6. Rent out your primary residence. Do you live in an area where a summertime event — such as a major golf tournament, arts festival or marathon — will be held? If you rent out your home for no more than two weeks during the year, you don’t have to comply with the usual tax rules. In other words, you don’t have to report the rental income — it’s completely tax-free — but you can’t deduct rental-based expenses either.

7. Buy an RV or boat. If you take out a loan to purchase a recreational vehicle (RV) or boat for personal use this summer, the vehicle or vessel may qualify as a second home for federal income tax purposes. In other words, you may be eligible to write off the interest on the loan as mortgage interest on your personal tax return.

The IRS says that any dwelling place qualifies as a second home if it has sleeping space, a kitchen and toilet facilities. Therefore, the interest paid to buy an RV or boat that meets these requirements is tax-deductible under the mortgage interest rules. This deduction is available for interest paid on a combined total of up to $1 million of mortgage debt used to acquire, build or improve a principal residence and a second residence. Interest on additional home equity debt of up to $100,000 may also be deductible.

8. Minimize vacation home use. With summer on its way, you’ve probably worked out a rental schedule for your vacation home, but remember that you can’t deduct a loss if your personal use of the home exceeds the greater of 14 days or 10% of the time the home is rented out. Federal tax law allows you to deduct expenses related to renting out a vacation home to offset the rental income you receive. If you expect to experience a loss, watch your personal use to ensure you remain below the 14-day or 10% limit. Other rules, however, might still limit your loss deduction.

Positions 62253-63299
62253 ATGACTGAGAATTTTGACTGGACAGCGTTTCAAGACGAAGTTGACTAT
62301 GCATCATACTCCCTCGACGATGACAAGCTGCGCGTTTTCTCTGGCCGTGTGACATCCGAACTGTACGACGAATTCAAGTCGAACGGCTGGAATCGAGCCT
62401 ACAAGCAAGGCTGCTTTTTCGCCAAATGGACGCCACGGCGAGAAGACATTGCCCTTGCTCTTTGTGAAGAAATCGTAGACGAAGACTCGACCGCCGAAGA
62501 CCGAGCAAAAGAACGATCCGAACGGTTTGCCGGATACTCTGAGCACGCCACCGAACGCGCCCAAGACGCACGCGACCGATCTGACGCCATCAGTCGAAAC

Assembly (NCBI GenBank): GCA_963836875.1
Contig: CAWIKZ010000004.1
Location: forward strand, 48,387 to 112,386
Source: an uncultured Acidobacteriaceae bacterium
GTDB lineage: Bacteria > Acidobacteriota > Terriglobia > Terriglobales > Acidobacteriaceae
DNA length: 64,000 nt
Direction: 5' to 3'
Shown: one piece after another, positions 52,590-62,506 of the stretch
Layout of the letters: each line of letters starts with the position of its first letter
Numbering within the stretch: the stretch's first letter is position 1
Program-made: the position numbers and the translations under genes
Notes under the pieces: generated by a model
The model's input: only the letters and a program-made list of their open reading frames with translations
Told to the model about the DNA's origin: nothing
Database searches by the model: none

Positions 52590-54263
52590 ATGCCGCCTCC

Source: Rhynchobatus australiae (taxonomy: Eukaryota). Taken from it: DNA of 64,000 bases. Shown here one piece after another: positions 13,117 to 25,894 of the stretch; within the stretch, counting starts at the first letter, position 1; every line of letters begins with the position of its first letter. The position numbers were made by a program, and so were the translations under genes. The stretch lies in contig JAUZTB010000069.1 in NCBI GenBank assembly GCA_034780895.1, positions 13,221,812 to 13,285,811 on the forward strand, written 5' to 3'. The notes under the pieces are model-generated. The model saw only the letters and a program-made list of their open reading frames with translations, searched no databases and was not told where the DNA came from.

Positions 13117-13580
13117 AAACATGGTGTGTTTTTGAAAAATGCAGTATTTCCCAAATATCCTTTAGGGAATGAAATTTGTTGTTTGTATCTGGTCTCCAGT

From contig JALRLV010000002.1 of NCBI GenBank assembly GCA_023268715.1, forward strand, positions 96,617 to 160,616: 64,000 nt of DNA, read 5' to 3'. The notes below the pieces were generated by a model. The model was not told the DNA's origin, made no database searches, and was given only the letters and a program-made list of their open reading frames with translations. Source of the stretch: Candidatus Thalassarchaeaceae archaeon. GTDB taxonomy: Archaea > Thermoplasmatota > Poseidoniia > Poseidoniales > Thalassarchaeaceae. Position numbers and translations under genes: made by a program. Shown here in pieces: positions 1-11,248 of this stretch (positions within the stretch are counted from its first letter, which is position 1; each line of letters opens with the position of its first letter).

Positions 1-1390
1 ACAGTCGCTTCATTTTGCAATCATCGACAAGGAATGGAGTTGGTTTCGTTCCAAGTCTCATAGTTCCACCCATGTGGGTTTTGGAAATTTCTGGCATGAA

9. Support a recent graduate. If your child just graduated from college, this is probably the last year you can claim a dependency exemption for him or her. To qualify for the $4,050 exemption, however, you must provide more than half of the child’s annual support.

Consider giving the graduate a generous graduation gift, such as a car to be used on the first job to clear the half-support threshold,. Doing so will provide your child with a practical gift, as well as possibly helping you clear the support threshold required to claim a dependency exemption. Unfortunately, dependency exemptions may be reduced for high-income taxpayers. Before purchasing a major graduation gift, consult a tax professional about this tax issue It could impact the amount you’re willing to spend.

10. “Go fishing” for deductions. The IRS won’t allow you to claim deductions for an “entertainment facility,” such as a boat or hunting lodge. But you can still write off qualified out-of-pocket entertainment expenses, subject to the 50% limit. For example, if you take a client out on your boat, no depreciation deduction is allowed — but you may be eligible to write off the 50% of the costs of boat fuel, food and drinks, and even the fish bait, if you qualify under the usual business entertainment rules.

Find Other Creative Ideas

See, summer tax planning can actually be fun, right? And your tax advisor may have other creative ideas. With the proper planning, you can bask in the sun and tax-saving opportunities all summer long.